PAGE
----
Paranoia Agent Satoshi Kon 2004  
The Real Adventures of Jonny Quest   1996-1999  
Robotech: The Movie   1986 Anime adaptation of Megazone 23
Serial Experiments Lain Chiaki J. Konaka 1998  
Summer Wars Mamoru Hosoda 2009 A 2009 Japanese animated science fiction film directed by Mamoru Hosoda.
Sword Art Online   2009-present a light novel series (2009 - ongoing) and the two anime series adapted from the novel (2012 and 2013), about the Massively multiplayer online game players trapped in virtual reality by the creator until they clear the game
Zegapain   2006 Anime series

4. Film

Title Year Genre Based on Description
Avalon 2001 Science fiction drama   By Mamoru Oshii
Brainscan 1994 Horror science fiction   A science fiction/horror film about a teenager playing an interactive video game; directed by John Flynn
Brainstorm 1983 Science fiction   Science fiction film directed by Douglas Trumbull and starring Christopher Walken and Natalie Wood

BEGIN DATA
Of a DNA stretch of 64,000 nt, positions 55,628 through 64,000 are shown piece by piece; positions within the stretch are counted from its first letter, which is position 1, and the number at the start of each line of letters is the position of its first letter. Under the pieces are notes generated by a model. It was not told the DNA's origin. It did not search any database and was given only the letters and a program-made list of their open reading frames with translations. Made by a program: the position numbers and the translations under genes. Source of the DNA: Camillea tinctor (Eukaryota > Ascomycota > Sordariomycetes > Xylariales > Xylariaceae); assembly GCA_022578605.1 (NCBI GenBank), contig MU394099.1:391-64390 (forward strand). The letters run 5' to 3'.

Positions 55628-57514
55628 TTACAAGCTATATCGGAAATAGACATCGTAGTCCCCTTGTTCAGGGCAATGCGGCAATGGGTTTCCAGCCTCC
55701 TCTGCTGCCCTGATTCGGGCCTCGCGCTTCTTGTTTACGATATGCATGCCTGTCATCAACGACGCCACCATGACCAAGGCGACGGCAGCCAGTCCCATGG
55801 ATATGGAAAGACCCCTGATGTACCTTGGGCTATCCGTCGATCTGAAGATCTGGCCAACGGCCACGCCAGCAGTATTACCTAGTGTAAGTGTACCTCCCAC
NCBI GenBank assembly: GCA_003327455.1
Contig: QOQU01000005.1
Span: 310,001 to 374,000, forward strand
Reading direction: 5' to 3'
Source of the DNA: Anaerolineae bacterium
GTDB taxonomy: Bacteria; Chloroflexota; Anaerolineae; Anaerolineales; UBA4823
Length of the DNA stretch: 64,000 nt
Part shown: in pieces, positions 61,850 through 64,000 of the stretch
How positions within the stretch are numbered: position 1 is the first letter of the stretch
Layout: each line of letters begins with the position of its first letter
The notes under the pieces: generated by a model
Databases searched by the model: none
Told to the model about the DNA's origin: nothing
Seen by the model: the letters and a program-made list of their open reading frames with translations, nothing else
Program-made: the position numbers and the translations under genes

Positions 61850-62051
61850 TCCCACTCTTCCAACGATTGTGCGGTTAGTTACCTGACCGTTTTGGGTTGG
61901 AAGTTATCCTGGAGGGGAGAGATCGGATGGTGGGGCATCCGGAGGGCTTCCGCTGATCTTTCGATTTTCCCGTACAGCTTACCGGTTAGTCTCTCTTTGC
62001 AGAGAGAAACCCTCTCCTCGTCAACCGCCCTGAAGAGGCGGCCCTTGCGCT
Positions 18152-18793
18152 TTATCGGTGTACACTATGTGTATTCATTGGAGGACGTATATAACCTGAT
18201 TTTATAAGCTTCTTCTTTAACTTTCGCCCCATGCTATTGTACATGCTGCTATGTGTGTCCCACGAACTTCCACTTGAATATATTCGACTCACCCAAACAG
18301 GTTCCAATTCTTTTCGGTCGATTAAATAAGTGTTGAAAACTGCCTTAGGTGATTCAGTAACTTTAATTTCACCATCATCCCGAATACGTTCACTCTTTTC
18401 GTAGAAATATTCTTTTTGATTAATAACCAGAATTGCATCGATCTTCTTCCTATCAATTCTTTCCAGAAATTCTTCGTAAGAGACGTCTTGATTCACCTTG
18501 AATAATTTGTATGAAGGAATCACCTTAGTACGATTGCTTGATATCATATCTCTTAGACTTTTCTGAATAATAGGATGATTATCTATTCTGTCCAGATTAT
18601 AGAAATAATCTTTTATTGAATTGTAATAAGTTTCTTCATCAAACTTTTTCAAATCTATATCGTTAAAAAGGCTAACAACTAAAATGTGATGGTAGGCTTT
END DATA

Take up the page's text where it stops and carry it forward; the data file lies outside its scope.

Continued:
Brazil 1985 Science fiction   Directed by Terry Gilliam
The Cabin in the Woods 2012 Horror comedy  
Cargo 2009 Science fiction   Directed by Ivan Engler and Ralph Etter.
The Congress 2013 Live action/animation science fiction drama Loosely based on Stanislaw Lem's novel The Futurological Congress By Ari Folman and Stanislaw Lem: An aging, out-of-work actress accepts one last job, though the consequences of her decision affect her in ways she didn't consider. A take on the common sci-fi trope of an apparently Utopian future that turns out to be an illusion.
Cube 2: Hypercube 2002 Science fiction psychological thriller   Written by Sean Hood
Darkdrive 1996 Science fiction   By Phillip J. Roth
Dark City 1998 Neo-noir, science fiction   By Alex Proyas
Eternal Sunshine of the Spotless Mind 2004 Science fiction Romantic comedy    
eXistenZ 1999 Science fiction body horror   By David Cronenberg, in which level switches occur so seamlessly and numerously that at the end of the movie it is difficult to tell whether the main characters are back in "reality".